Perfect in Weakness
Disability and Human Flourishing in the New Creation
Studies in Religion, Theology, and Disability
Imprint: Baylor University Press
Sales Date: 2023-08-15
224 Pages, 6.00 x 9.00 x 0.90 in
- Published: September 2023
One of the central and novel convictions of the early Christian movement compared to the existing Greco-Roman beliefs was the dogma of bodily resurrection. The Stoics esteemed temperance, disciplining the body to curb the flesh; the Epicureans embraced pleasure, indulging their worldly desires. However, Paul’s letters to the Corinthians convey a countercultural idea: what you do with your body matters because it will still be with you in the resurrection. But when many contemporary Christians consider the new creation, they imagine the new Jerusalem filled with unblemished people living with normalized and idealized resurrected bodies: "healing" is assumed as a fundamental reality of the resurrection.
In Perfect in Weakness, Maja I. Whitaker develops the proposition that people with disabilities might retain their diverse embodiment in the new creation—that the resurrected body might still be "disabled." This theological claim is based in the accounts of the resurrected Christ appearing with the stigmata, and it is supported by the intuitions of those persons with disabilities who consider that their unique embodiment is identity-forming and entirely unproblematic in itself. If the human person is an essentially embodied metaphysical unity, then there may be features of our particular bodies that must be continuous through the transformation of resurrection for personal identity to be secured. However, this "retention view" has faced conceptual objections on the grounds of theological anthropology, continuity of identity, and biblical conceptions of flourishing human life. Whitaker confronts these objections, integrating philosophical, biblical, and theological methodologies in order to present a reasonable and coherent defense of the retention view.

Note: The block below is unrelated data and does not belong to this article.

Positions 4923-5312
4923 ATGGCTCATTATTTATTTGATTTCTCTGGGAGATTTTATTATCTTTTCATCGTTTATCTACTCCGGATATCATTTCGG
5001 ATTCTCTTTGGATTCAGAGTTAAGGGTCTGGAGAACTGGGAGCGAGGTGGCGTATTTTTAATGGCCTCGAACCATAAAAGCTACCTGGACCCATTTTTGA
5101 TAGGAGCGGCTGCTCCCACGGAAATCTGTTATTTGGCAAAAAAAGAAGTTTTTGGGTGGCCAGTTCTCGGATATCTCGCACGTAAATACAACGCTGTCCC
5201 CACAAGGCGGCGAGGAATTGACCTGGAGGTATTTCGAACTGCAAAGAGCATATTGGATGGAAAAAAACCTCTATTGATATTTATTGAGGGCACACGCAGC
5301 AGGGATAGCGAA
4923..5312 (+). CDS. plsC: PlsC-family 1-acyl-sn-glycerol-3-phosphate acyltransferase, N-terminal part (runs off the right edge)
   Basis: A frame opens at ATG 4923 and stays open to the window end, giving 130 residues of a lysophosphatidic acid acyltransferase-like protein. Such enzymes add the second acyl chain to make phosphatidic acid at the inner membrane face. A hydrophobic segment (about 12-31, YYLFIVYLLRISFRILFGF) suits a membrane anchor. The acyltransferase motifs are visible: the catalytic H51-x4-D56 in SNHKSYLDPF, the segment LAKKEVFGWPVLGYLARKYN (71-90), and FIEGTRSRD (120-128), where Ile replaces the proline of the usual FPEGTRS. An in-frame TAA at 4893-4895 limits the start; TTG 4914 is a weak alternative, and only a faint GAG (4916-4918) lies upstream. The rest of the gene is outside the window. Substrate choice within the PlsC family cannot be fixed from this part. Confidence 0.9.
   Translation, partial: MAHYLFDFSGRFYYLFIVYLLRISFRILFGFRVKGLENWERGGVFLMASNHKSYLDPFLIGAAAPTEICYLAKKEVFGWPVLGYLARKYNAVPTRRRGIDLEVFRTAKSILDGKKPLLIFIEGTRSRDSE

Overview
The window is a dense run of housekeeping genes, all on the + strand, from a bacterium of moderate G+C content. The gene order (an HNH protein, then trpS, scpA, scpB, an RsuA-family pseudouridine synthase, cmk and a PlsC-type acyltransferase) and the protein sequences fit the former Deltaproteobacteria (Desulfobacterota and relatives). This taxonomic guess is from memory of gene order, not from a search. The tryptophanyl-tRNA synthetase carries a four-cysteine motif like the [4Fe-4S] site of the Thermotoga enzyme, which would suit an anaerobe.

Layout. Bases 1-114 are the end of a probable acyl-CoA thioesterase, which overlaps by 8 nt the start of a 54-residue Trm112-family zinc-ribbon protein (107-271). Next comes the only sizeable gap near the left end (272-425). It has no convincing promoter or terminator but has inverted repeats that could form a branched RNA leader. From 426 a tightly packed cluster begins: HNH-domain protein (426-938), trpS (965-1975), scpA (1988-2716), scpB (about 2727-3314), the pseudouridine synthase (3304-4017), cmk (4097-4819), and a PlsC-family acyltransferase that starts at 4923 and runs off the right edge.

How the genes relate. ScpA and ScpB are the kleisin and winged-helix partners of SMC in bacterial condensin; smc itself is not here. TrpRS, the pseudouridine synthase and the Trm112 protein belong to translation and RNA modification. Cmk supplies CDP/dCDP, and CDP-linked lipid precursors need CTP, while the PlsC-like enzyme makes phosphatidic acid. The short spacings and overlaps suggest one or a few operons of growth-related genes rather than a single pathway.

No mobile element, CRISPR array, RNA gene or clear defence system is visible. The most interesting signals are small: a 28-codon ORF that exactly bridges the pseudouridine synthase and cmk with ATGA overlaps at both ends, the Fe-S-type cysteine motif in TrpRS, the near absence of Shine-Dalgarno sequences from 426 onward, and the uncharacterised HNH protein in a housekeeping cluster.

The possibility of persons with diverse embodiment enjoying fullness of life in the new creation can expose negative attitudes towards disability and unlock a critique of ableist bias in Christian thought and practice in the modern church. Moreover, it can function as an eschatological parable to subvert the powers of this age that idolize success, mastery, and autonomy to the neglect of theologies of weakness, limitation, and dependency. In this way, Perfect in Weakness is important not only in the realm of disability studies but also in the wider Christian community that is mired within the cultural ideologies of our time.
1. The Body, the Resurrection, and Disability
2. Personal Identity across Life, Death, and Resurrection
3. Identity-Forming Features in the Pre-and Post-resurrection Body
4. The Diversely Embodied Resurrection Body
5. Implications for Pre-resurrection Thought and Practice
Whether disabled bodies will be present in the resurrection is a poignant question that reveals implicit assumptions about God, personal identity, and what is considered 'right' or 'normal.' In this scholarly rigorous but also eminently understandable book, Whitaker tackles the question of disability in the resurrection with thoughtfulness, insight, and a courageous yet humble approach. Drawing on disability theology, biblical passages, and philosophical perspectives on identity, Perfect in Weakness is bound to ignite the pastoral and theological imaginations of those who read it. It will spark crucial conversations not only about the new creation but about the ways we might structure our current reality to better reflect God's heart for everybody.~Keith Dow, author of Formed Together: Mystery, Narrative, and Virtue in Christian Caregiving
Maja Whitaker approaches the complexities of disability and identity with a wonderful sense of dignity, wisdom, and empathy. She draws on many voices to challenge and expand our thinking around perfection, encouraging new expressions of love, inclusion, and acceptance. In this robust book, Maja poses the question, 'If we look beyond perfection, can we bring about more of God's love here on Earth now, for all people, across the whole spectrum of ability?' Maja invites us to reconsider those we may have dismissed, to see more of God in them, and in ourselves. Disability is not a deficit. We are all human and are all worthy of receiving love. If there is breath, there is life, and there is the presence of God. This book's message of life, love, and acceptance is not constrained to resurrection, but is relevant right now, right here in today's human experience.~Rachel Callander, author and speaker
In the current volume, Whitaker seeks to answer the perennial question of ‘What form will the human body take in the resurrection?’ Whitaker’s examination of the resurrected body is done through the lens of disability studies thus adding a valuable contribution to the growing works that address disability from a biblical studies perspective. Whitaker challenges readers to reconsider representations of the resurrection that only allow for Hollywood-esque perfect bodies. Instead, she argues that in the resurrection, human variety and difference will still be experienced and that this may include, in some capacity, the human experience of disability.~Louise Gosbell, Lecturer in New Testament, Australian College of Theology